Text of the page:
5 questions for a Brazilian artist in Tamarindo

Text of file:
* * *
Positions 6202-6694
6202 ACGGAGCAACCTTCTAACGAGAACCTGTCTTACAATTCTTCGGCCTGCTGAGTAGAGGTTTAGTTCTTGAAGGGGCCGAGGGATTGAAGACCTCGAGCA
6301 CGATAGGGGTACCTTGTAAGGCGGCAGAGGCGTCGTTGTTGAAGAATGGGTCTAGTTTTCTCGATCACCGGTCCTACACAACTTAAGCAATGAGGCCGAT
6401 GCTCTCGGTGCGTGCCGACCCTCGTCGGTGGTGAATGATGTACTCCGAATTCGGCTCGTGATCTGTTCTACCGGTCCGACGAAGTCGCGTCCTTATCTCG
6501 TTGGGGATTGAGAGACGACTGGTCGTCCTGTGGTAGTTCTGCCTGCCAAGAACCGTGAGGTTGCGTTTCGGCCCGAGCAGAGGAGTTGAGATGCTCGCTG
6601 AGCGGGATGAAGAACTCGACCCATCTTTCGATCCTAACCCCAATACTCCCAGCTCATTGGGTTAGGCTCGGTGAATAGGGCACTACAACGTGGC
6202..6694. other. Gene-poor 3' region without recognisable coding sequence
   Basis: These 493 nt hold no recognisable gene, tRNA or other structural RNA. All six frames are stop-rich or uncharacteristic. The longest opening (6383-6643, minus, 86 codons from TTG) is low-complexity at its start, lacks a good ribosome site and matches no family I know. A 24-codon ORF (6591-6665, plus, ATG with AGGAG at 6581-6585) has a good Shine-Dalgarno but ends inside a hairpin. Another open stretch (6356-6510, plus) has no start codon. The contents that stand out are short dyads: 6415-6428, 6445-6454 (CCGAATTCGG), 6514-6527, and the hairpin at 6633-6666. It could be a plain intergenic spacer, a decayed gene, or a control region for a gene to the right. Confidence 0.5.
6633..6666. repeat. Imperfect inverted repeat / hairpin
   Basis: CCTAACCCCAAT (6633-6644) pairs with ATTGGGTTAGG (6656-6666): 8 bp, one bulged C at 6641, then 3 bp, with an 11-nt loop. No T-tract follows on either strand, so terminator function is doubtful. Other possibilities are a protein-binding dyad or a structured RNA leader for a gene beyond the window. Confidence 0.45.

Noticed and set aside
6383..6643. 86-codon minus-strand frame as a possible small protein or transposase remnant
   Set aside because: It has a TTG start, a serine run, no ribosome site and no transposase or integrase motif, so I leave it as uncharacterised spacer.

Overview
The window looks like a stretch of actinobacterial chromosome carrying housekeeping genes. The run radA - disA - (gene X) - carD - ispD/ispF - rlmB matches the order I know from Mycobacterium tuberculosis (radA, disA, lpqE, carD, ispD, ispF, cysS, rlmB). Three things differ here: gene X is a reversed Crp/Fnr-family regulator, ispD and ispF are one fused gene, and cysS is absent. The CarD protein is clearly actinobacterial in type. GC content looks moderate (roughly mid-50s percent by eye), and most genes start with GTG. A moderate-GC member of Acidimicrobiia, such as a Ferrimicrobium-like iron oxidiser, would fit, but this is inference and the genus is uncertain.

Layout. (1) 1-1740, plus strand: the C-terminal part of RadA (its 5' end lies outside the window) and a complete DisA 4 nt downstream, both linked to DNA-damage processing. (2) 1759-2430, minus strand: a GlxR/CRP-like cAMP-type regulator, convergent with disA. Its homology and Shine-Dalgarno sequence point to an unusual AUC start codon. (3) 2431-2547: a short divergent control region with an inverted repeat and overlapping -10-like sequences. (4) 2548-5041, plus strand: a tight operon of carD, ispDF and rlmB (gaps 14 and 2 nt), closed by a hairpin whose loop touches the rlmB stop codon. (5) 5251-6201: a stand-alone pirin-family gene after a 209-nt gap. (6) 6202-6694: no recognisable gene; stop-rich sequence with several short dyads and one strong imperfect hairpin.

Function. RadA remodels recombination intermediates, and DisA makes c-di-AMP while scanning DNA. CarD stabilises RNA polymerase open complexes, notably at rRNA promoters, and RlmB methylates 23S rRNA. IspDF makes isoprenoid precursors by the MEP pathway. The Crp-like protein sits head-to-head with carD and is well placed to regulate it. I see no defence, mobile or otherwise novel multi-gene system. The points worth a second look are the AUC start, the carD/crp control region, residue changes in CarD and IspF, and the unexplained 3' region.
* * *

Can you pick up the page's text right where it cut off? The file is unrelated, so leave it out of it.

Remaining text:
5 questions for a Brazilian artist in Tamarindo